Words for describing a state less than full-out anger:
Every work of literature has both a situation and a story. The situation is the context or circumstance, sometimes the plot; the story is the emotional experience that preoccupies the writer: the insight, the wisdom, the thing one has come to say.
—Vivian Gornick, The Situation and the Story, the Art of Personal Narrative
Here is what I want you to know: It’s OK to be alone.
Answer the following questions and then write about the creature that emerge from that exercise.
Forget Disney. You are making a mermaid or a siren. What type of mermaid is it? Are they pretty? Are they weird? How big are they? What color/s? Do they speak.
Sirens: what does their song sound like? What do they say? How do they capture you? What do they do once they capture you? Can they communicate with humans?
Let yourself go. Have fun!
I was going to read the news today, but I didn’t get a paper. Can you tell me what happened?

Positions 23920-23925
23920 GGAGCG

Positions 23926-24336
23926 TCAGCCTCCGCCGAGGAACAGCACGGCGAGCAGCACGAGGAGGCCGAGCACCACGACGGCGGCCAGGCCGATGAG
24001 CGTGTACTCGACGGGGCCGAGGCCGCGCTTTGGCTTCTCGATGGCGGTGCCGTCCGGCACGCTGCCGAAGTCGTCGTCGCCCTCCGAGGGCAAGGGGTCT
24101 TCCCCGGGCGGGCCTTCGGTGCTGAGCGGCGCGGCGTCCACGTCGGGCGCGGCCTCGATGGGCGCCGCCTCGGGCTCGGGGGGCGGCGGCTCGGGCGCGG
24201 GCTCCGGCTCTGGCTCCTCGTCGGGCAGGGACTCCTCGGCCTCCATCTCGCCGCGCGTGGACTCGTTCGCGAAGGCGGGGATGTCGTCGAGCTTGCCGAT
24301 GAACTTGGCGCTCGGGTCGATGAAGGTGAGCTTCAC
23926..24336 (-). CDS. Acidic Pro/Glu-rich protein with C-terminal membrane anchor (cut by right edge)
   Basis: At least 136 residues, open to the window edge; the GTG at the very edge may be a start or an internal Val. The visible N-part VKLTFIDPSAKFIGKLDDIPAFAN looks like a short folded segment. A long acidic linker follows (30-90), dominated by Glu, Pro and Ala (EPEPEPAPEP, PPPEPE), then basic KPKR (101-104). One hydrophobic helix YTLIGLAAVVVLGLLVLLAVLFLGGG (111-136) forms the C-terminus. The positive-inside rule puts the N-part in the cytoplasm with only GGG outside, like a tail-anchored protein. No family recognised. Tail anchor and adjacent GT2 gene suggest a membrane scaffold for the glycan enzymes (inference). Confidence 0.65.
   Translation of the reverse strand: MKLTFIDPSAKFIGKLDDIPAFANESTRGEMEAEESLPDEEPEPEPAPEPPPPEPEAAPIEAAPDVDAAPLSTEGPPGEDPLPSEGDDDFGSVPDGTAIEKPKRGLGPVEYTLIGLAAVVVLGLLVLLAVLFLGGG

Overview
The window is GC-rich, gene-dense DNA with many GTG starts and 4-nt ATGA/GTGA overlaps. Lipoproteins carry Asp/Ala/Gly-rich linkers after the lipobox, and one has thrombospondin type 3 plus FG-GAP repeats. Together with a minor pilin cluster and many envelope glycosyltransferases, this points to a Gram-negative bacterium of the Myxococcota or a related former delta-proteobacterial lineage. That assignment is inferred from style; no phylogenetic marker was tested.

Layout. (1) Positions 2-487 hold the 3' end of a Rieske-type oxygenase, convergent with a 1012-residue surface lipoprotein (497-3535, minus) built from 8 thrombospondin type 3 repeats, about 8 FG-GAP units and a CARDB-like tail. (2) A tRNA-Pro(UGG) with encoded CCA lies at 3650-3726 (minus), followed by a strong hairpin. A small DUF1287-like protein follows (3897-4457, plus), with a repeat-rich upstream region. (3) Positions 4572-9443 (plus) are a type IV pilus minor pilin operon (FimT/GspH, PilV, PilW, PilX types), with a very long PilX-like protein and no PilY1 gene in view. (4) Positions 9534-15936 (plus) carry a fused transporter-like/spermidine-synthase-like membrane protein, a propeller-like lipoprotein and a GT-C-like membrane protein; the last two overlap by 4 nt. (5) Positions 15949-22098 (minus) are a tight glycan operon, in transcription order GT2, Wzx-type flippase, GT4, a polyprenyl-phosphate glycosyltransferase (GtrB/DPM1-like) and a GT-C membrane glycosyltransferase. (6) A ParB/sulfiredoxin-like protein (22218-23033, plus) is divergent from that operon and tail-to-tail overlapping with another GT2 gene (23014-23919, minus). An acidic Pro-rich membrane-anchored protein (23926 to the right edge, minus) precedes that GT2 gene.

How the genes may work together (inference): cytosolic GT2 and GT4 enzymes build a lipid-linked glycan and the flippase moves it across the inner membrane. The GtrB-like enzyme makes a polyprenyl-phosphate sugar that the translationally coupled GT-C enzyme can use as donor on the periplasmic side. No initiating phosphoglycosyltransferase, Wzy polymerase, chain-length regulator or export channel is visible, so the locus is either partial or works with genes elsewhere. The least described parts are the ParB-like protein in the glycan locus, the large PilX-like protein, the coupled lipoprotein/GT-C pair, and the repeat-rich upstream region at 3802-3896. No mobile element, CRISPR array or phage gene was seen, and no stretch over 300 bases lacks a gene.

(Feel free to fictionalize this one, or not. Sometimes truth is stranger than fiction!)
Once you grow past Mommy and Daddy coming running when you’re hurt, you’re really on your own. You’re alone and there’s no one to help you.
—Octavia E. Butler, author of Kindred
No man has a good enough memory to be a successful liar.
Write a vignette about a healthcare worker who is fed up with sick people. It can be funny or dark or even heartwarming. In fact, you could try all three. Have fun!
This is how it always begins.
I knew he knew I was there. I saw him see me out of the corner of his eye.